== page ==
The Shadow of Tyranny
By Gabriel Blanchard
The political ideology of Hobbes, formed by his times, may yet not be so strange to ours.
England saw one of its most turbulent periods in the seventeenth century. The religious settlement of Elizabeth I was being strained in every direction. Puritans were clamoring for further reforms in the Church of England to remove vestiges of “popery,” especially Calvinists. Meanwhile, the increasingly unpopular Stuart monarchy was emphasizing its prerogatives, and endorsing rituals that many considered the thin end of a Catholic wedge. The tension erupted into a series of civil wars, starting in 1642. Before it all ended, Parliament had executed a king for treason—an act without precedent in English history. The plague broke out again more than once that century, and a gigantic fire ruined much of London in 1666.
It was against this background that Thomas Hobbes lived and worked. A philosopher, translator, and mathematician, he even served as a tutor to Charles II, the son of the executed king, who would return to England and restore the monarchy in 1660.
Hobbes is a key figure in the transition from the Renaissance to the Enlightenment. He attempted to design a political philosophy that was as objective and axiomatic as geometry, rather than one entangled with history and culture. Like later Enlightenment thinkers, Hobbes upheld the social contract theory; however, he drew quite different conclusions, resembling autocratic political ideals popular during the Renaissance.
His principal work is Leviathan, subtitled The Matter, Forme, and Power of a Commonwealth Ecclesiasticall and Civil. He published it while more or less in exile in Paris, safely out of reach of Cromwell’s government. The name refers to one of the monsters from the book of Job, which God uses to taunt Job with his powerlessness. The famous frontispiece, partly shown here in the image overlay, bore the Vulgate text of Job 41.24, meaning “There is no power on earth to be compared to him.” The gigantic figure of the monarch holds both a sword and a crozier, symbols of power over state and church alike.
To begin with, Hobbes asserted that there was no summum bonum or greatest good, because people want too many different things. There was, however, a greatest evil: death. The state of nature, before or without civilization, was one of total war for survival between every individual; he famously summarized life in the state of nature as being “solitary, poor, nasty, brutish, and short.” The alternative was for men to come together into a commonwealth, exchanging their personal liberties to a sovereign, for protection from this horrible anarchy. This sovereign might be democratic, monarchic, or aristocratic; Hobbes argued in favor of a monarchy on practical grounds, though it was not a theoretical requirement of his system.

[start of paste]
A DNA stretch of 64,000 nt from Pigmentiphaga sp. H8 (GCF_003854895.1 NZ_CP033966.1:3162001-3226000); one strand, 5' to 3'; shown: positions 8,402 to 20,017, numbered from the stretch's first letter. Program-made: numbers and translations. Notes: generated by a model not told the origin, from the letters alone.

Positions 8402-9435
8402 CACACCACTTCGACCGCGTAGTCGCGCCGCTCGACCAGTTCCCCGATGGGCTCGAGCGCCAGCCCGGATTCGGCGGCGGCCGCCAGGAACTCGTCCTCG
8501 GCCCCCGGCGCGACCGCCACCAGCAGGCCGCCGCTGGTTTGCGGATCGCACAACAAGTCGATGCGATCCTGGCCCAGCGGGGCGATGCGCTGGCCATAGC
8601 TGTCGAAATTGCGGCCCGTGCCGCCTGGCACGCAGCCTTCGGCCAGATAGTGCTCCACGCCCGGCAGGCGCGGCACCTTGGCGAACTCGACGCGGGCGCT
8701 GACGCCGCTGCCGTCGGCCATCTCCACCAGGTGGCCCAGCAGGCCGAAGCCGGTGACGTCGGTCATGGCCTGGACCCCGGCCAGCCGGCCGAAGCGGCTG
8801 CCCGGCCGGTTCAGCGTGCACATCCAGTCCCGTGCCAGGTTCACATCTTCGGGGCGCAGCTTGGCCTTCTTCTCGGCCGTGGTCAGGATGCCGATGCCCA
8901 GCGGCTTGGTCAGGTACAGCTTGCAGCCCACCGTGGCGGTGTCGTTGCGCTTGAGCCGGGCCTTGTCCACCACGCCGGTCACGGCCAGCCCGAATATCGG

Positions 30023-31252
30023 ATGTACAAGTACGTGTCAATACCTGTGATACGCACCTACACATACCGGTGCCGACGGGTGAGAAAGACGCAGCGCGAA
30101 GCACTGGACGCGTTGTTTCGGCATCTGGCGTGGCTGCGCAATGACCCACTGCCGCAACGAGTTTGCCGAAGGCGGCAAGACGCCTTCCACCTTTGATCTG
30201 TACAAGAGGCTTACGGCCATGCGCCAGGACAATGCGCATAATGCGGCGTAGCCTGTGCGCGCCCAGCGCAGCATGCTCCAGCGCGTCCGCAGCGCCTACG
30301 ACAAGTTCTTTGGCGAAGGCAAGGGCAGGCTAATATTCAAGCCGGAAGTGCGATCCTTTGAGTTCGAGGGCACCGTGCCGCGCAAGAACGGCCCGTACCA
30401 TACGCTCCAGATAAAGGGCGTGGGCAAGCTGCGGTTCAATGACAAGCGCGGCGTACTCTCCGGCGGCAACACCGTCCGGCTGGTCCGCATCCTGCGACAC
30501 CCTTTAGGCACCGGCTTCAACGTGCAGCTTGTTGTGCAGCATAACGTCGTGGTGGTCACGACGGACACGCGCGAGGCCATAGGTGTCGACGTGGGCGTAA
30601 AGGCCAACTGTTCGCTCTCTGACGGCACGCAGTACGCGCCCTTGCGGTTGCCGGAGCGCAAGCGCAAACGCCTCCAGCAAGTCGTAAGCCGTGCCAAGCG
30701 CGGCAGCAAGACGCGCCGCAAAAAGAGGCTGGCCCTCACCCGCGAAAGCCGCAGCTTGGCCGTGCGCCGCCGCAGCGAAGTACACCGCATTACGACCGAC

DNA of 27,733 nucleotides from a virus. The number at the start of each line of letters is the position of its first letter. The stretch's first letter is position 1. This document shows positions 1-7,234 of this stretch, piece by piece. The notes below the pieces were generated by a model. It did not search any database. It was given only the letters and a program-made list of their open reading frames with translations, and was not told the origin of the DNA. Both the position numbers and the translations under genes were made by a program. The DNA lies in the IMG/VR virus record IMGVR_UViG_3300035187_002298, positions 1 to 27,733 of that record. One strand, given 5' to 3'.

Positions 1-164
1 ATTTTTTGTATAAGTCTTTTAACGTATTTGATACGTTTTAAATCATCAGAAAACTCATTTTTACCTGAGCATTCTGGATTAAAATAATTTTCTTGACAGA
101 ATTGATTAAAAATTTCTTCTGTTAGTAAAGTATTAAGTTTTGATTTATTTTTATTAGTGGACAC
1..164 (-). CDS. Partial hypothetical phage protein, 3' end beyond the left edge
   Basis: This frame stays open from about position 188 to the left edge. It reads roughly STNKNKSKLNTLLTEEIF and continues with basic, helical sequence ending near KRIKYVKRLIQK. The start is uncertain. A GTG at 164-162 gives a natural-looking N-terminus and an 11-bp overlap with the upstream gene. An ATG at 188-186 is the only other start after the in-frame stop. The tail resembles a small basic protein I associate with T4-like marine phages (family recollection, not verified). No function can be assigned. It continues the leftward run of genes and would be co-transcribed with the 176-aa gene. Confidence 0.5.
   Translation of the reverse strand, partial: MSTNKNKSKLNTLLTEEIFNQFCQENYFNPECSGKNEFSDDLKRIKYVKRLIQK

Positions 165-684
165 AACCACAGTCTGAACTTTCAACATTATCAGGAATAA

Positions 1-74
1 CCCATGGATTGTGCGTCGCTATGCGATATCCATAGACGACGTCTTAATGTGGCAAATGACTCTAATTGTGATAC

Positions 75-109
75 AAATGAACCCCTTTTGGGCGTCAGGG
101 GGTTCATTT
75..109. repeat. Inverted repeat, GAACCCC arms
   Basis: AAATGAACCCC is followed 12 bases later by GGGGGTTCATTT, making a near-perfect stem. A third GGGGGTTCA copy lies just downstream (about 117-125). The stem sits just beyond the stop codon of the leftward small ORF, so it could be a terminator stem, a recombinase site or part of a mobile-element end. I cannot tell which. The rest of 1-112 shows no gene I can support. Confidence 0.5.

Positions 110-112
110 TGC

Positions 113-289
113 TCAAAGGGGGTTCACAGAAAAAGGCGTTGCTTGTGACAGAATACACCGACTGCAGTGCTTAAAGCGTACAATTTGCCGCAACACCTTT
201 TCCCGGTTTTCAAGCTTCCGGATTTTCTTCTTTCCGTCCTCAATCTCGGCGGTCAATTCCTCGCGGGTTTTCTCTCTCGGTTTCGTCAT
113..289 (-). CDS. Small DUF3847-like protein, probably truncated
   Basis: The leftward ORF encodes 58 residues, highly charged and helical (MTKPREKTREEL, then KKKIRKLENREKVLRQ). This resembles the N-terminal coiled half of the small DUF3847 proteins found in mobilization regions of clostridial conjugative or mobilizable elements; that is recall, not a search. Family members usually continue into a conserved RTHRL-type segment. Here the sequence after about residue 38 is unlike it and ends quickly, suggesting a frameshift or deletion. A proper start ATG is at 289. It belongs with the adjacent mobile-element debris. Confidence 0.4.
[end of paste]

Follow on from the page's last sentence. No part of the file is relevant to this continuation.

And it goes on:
All this was a radical departure from Medieval and Renaissance political theory. A unified idea of human purpose and a summum bonum, and the responsibility of the state to promote the common good, were basic assumptions. Even his notion of the state of nature flew in the face of Aristotle, whose definition of man as “a political animal” (or as we might say today, a social animal) was all but universal.
Still, so far, this is none too unusual by later Enlightenment standards. Even his preference for a singular monarch, rather than an assembly of some kind (whether noble or popular), was not so odd. But Hobbes went further. He claimed that, in order to achieve this security, individuals had to give up all of their liberties and rights absolutely to their sovereign. He enumerated a multitude of powers that only the sovereign has: total authority over all laws; immunity to any attempt to change the form of government; authority to define religious doctrine; power to examine and censor all writing and speech; and immunity against any claim that he has acted unjustly. In fact, Hobbes argued that it was logically impossible for the sovereign to act unjustly, because the social contract presupposed total consent to anything the sovereign might do thereafter. Tyranny, by definition, could not exist—only rebellion, which the government had a right to put down by any means it chose.
Unsurprisingly, Leviathan was not popular with the Parliamentarian government that had executed King Charles I for treason. The English royalists, however, liked it no better: Catholics and Anglicans alike were infuriated by its secularism. The court-in-exile of Charles II shunned Hobbes, and he fled back to England only a few months after publishing it, fearing for his life. Nevertheless, when Charles II reclaimed the throne, he showed favor to his former tutor, protecting him against certain legal dangers and granting him a pension.
Hobbes’ legacy (other than indirect fame through a cartoon namesake!) is hard to discern. The philosophers of the Enlightenment tended to follow in his footsteps in affirming some version of social contract theory; but few of them agreed with his extremely dark view of human nature, and the authors of classical Liberalism—Locke, Rousseau, Voltaire, and the like—attacked royal absolutism and defended individual freedoms. We see something like Hobbes re-emerge in the twentieth century, with the rise of fascism and its accent on a supreme, all-powerful leader. In that sense, the shadow of tyranny cast by Leviathan still lies over us.
Every week, we publish a profile of one of the figures from the CLT author bank. For an introduction to classic authors, see our guest post from Keith Nix, founder of the Veritas School in Richmond, VA.
If you enjoyed this post, take a look at this introduction to Sophocles, this three-part series on the role of the Classics in the history of Black education, or this piece on dealing with propaganda.